Sunday, April 13, 2014

Yesterday's Tactics

After looking at some games of Kasparov's (and pretty much any Grand Master) it makes me realise just how tactically aware a chess player has to be. As such, solving chess tactical puzzles, or problems must be a worthwhile exercise. I guess the difficulty most of us face is continuing to work hard at the games for lengthy periods of time.

I've been solving lots of tactical puzzles on the chesstempo website, s well as any puzzles in magazines that I see and in books that I have. I reckon that at the moment, it is taking up at least 50% of the time I have for studying the game, and I still feel weak tactically. Anyway, here are the answers to yesterdays positions.

 This was a miniature that was played at the European Seniors Championship between Cebalo-Vasiukov. Black has gone badly wrong and mate was forced after 12.Qd5!! Qe7 [12..cxd5 13.Nxd5# is pretty] 13.Nxh7 when black resigned rather than play 13..Rxh7 14.Bg5#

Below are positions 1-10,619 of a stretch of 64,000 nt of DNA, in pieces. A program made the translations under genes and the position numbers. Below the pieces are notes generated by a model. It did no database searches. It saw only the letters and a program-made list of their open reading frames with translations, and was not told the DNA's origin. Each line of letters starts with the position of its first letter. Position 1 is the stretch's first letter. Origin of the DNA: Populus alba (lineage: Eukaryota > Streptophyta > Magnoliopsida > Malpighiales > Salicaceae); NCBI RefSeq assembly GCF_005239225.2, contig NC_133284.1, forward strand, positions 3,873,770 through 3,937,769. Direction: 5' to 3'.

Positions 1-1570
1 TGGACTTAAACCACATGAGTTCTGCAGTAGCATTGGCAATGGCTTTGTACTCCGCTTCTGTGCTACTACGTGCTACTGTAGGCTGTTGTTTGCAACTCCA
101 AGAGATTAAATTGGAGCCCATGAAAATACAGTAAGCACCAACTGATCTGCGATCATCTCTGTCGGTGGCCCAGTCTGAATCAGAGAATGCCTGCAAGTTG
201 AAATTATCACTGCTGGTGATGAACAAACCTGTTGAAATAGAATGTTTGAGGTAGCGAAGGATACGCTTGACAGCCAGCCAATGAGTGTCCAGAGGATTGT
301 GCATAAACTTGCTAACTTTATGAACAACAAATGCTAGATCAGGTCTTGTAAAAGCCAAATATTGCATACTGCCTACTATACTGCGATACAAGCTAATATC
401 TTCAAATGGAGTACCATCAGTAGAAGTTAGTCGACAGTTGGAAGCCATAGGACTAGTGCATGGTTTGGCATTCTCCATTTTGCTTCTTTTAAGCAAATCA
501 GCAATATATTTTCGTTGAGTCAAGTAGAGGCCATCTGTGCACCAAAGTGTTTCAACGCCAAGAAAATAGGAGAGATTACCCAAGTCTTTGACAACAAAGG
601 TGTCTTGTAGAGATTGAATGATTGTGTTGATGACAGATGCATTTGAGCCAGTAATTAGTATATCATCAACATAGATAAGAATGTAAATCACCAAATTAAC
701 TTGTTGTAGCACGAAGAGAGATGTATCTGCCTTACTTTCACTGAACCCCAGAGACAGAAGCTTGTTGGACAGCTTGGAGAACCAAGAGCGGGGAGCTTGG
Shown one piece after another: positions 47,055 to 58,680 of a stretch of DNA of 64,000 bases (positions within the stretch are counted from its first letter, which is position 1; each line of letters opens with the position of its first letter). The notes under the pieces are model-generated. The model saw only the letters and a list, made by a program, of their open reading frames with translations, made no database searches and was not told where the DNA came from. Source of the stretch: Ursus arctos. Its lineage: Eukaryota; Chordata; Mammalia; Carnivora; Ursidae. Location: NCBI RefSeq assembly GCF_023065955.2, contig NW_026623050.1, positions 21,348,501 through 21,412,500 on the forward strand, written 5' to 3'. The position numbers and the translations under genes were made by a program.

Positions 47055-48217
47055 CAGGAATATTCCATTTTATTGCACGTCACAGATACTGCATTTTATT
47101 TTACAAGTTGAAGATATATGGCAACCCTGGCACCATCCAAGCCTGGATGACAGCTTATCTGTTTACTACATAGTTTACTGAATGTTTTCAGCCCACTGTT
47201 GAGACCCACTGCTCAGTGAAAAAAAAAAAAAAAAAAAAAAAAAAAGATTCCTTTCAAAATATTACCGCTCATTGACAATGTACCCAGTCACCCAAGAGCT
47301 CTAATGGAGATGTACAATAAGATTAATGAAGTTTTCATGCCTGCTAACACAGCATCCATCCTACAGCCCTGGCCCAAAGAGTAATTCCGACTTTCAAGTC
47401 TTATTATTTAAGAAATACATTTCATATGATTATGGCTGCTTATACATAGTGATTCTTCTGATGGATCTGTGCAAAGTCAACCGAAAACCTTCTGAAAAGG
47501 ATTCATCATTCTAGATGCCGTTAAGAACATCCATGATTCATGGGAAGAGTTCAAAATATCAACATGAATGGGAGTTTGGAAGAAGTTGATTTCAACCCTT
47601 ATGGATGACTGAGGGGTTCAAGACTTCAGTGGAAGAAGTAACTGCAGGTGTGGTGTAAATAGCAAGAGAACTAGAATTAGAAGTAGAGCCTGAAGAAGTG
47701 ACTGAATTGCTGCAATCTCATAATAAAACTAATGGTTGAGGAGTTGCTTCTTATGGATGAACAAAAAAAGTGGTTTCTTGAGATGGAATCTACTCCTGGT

Black used a discovered attack in this puzzle 18..Nf4!! which either mates or wins the queen. White played 19.Bxb6 and resigned after 19..Nh3+! This pattern of a knight jumping to f4 and h3 is worth remembering.

Finally, we have another tactical genius, Alexei Shirov, playing in a rapid event. His opponent had just pinned his Nf3 by playing 17..Bh5, forgetting that if the piece at the back isn't the king, then the pinned piece may move. Shirov, in the above position, played 18.Nxg5!! when the queen cannot be taken because of 19.Bxh7# The game finished 18..Bxg5 Qxh5 19.Bxe3 fxe3 when black resigned.

I took these positions from TWIC, where I find a good tactical exercise is look at the games that finish in results under 25 moves, as mostly these games finish because of tactical blunders.

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